Only 40 minutes from Dunedin’s urban bustle, Otakou is a world away; a picturesque place of sea and sky where the rise and fall of the tide set the daily rhythm. This serene harbourside village is a fitting Otago locus for the 150-year journey to the landmark Ngai Tahu Treaty settlement.

In 1840, the Treaty of Waitangi was signed by seven high-ranking chiefs across three Ngai Tahu marae, including at Otakou near the tip of Otago peninsula.

Starting in 1844, the Crown bought 34.5million acres from Ngai Tahu, but within five years, was defaulting on the deal, failing to set aside 10% of the land for the tribe and not establishing promised schools and hospitals. The tribe became virtually landless and, consequently, impoverished.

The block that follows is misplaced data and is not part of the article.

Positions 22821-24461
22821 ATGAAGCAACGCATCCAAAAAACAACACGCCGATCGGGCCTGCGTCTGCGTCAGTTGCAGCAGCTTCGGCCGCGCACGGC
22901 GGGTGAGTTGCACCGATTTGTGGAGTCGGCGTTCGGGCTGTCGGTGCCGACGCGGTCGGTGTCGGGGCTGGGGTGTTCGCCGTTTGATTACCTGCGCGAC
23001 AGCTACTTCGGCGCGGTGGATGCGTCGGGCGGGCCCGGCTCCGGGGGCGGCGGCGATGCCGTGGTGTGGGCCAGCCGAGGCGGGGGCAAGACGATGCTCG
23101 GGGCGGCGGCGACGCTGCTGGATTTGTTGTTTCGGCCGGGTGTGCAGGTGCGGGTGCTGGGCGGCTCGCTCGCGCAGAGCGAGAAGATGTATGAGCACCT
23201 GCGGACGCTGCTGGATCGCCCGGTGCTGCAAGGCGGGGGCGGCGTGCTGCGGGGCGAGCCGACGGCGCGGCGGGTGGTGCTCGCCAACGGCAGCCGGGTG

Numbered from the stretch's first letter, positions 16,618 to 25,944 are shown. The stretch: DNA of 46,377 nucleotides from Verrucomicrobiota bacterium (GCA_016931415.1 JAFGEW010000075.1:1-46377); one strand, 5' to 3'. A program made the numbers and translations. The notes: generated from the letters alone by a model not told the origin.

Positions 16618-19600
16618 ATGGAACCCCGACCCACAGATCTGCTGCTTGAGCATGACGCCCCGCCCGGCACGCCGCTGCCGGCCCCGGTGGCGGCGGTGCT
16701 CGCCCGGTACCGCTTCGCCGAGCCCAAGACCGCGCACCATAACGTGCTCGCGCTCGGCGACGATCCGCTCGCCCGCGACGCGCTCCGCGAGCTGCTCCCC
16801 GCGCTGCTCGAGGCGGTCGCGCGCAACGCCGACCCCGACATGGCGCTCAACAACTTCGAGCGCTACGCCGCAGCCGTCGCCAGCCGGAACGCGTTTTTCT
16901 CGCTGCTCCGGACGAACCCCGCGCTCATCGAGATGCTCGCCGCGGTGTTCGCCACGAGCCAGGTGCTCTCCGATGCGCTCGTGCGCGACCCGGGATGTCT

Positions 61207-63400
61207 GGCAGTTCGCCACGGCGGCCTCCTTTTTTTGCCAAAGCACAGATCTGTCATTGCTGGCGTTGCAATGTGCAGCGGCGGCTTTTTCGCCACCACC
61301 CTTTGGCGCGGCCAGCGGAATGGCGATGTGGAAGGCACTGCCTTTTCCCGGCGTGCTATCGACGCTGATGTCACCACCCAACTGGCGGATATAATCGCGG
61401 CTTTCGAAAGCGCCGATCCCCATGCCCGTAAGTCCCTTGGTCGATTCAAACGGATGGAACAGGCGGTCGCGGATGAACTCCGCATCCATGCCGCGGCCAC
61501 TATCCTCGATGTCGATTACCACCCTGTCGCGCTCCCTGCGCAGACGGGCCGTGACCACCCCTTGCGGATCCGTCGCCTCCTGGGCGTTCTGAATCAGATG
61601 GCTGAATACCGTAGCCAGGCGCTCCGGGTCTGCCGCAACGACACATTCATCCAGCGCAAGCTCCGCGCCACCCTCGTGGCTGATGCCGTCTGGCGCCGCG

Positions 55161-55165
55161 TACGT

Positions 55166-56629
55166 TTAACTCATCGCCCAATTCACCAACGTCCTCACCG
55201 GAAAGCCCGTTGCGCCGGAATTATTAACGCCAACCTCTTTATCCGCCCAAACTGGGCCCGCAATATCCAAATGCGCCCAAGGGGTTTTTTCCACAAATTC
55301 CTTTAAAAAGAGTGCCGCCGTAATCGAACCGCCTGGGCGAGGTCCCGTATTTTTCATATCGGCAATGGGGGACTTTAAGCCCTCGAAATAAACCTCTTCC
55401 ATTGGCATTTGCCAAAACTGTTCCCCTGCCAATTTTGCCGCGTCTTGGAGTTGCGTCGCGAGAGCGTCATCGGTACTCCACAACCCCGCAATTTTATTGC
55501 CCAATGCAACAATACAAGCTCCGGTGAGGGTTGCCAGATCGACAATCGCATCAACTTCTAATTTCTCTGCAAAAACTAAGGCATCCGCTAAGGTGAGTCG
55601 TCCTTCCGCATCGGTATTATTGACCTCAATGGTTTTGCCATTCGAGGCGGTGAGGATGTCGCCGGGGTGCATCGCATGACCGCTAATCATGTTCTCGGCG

In 1849, Ngai Tahu chief Matiaha Tiramorehu made the iwi’s first formal complaintabout breaches. The first claim to the courts was made 19 years later.

Over the decades, a dozen different commissions, inquiries, courts and tribunals repeatedly found in Ngai Tahu’s favour, but no action was taken.

Treaty of Waitangi claim negotiations with the Crown began in 1991. It was a fraught process that resulted in the Ngai Tahu Claim Settlement Act becoming law on September 29, 1998.

The claim set precedents for all other Treaty claims that followed.

The Ngai Tahu settlement has enabled the iwi to re-establish itself as an economic force within the South Island.

Things to do

Enjoy the 5km stretch of scenic harbourside cycleway that passes through the Otakou and Harington Point settlements.

Visit the Royal Albatross Centre at Taiaroa Head.

Half a kilometre up Tamatea Rd, off Harington Point Rd, is Otakou marae. This is private property. But from the road there are good views of the historic church and  meeting house.